published Tuesday, June 28th, 2011

Storms vs. electricity

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    Damaged transmission lines at TVA's Widows Creek Fossil Fuel Plant block Jackson County Highway 96 in Bridgeport. Staff Photo by Dan Henry - The Chattanooga Times Free Press

We are so accustomed to convenient electricity that we tend to take it for granted — until it goes out.

Of course, we experienced that firsthand in recent months, as tornadoes and other big storms throughout the Southeast caused massive damage to electrical lines and triggered power outages.

Most of the interruptions have been relatively brief, though some people were without service for longer periods.

The Tennessee Valley Authority and its distributors transmit power via overhead lines to countless homes and businesses. The lines obviously are vulnerable to high winds, and the tornadoes and other severe storms reportedly knocked out 108 TVA power transmission lines and 353 power towers.

Numerous power distributors and hundreds of thousands of their residential and business customers suffered power loss.

North Alabama and a great deal of Northeast Mississippi, for instance, were left without power for about a week.

There was the inconvenient loss of television and the use of other appliances. But a lack of refrigeration was more serious. Fortunately, spring weather during the time in question was mostly mild, so heating and air conditioning disruptions were not huge problems.

The most serious results of the storms have been the tragic losses of life, of course, as well as major damage to homes and other property.

And the extensive devastation from the storms has added up to tremendous costs, which eventually will be spread among all of us to some degree, whether through higher insurance rates or lost productivity.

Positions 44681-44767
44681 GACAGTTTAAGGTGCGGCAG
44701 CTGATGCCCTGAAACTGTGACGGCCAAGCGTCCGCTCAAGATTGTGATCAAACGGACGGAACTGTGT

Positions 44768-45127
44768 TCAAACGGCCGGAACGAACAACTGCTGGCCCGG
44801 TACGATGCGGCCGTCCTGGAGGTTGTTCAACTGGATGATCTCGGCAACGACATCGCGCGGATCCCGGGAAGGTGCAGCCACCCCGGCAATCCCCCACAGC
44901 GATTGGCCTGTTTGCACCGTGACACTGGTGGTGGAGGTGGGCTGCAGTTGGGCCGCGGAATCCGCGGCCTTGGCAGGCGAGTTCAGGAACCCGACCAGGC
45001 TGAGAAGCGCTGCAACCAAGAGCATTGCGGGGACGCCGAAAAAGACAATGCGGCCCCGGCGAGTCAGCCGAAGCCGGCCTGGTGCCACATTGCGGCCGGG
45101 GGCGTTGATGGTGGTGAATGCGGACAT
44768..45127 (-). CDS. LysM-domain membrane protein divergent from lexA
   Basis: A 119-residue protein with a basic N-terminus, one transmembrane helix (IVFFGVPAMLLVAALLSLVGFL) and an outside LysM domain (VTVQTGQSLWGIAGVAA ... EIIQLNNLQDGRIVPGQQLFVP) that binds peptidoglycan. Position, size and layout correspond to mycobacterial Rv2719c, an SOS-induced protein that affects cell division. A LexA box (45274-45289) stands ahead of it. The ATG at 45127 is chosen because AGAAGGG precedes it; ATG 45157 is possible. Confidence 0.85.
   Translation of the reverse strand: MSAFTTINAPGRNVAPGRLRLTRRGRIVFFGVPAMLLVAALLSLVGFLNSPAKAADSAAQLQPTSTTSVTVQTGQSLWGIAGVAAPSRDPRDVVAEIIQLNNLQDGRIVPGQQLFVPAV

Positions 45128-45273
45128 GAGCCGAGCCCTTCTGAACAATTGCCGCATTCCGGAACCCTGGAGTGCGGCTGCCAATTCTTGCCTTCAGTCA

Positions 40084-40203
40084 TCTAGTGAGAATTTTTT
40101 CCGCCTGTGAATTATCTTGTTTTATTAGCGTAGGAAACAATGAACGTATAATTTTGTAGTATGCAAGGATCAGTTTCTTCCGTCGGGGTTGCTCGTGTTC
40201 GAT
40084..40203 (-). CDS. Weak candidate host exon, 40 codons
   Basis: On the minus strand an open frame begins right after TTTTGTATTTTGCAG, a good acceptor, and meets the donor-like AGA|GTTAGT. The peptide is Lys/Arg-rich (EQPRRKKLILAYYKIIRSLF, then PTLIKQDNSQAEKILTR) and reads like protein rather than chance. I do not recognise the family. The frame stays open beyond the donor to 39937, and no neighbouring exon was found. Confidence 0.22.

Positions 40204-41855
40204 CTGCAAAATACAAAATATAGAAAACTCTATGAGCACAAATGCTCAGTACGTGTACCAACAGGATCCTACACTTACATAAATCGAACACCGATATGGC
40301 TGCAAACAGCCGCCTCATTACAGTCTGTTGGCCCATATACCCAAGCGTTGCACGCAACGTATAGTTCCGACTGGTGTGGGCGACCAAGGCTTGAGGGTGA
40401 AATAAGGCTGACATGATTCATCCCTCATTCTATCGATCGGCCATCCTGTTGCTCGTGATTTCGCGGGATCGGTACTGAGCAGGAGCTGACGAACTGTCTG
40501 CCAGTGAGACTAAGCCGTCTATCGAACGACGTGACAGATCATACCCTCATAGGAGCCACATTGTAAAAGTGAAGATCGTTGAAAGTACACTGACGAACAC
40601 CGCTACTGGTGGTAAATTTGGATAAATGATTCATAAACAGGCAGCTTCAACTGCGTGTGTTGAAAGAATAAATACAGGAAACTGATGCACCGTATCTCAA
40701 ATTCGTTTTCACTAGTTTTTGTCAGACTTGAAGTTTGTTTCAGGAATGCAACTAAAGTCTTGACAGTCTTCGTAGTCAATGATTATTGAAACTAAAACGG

We generally take quick resumption of electric service after an outage for granted. But fast or slow, that restoration has been a result of arduous work over long hours by the people who professionally provide our electricity. Many of those workers have braved bad conditions and worked tirelessly to restore power lines.

We are reminded of how dependent we are upon electricity, and we appreciate those who keep it flowing to us.

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nucanuck said...

Could electrical rationing, shortages and brownouts ever become "normal" in America?

Sadly, if continued, our present course will lead to third world electric supply conditions. An aging infrastructure, lack of investment, and changing options to generate electricity could all contribute to a degraded electrical future.

The quest for the lowest possible rates has focused on the use of fossil fuels which are now rapidly becoming more expensive as the easy to access fuels have been used up. At the same time our energy consumption has soared. In the relatively near future we will need more energy than can be affordably supplied by fossil fuel sources. If we have not begun the expansion toward other sources, we will likely find that our electrical grid will no longer be so dependable.

June 28, 2011 at 1:09 a.m.
BigRidgePatriot said...

nucanuck said... "Could electrical rationing, shortages and brownouts ever become "normal" in America?"

Sure, just give Obama 4 more years. He is already well down that path.

June 28, 2011 at 5:40 p.m.
carlB said...

BigRidgePatriot said... Sure, just give Obama 4 more years. He is already well down that path

BigRidgePatriot, What proof do you have that Obama has been trying to reduce the total needed electric power?
What do you think about the TVA electric power system?

June 28, 2011 at 10:47 p.m.
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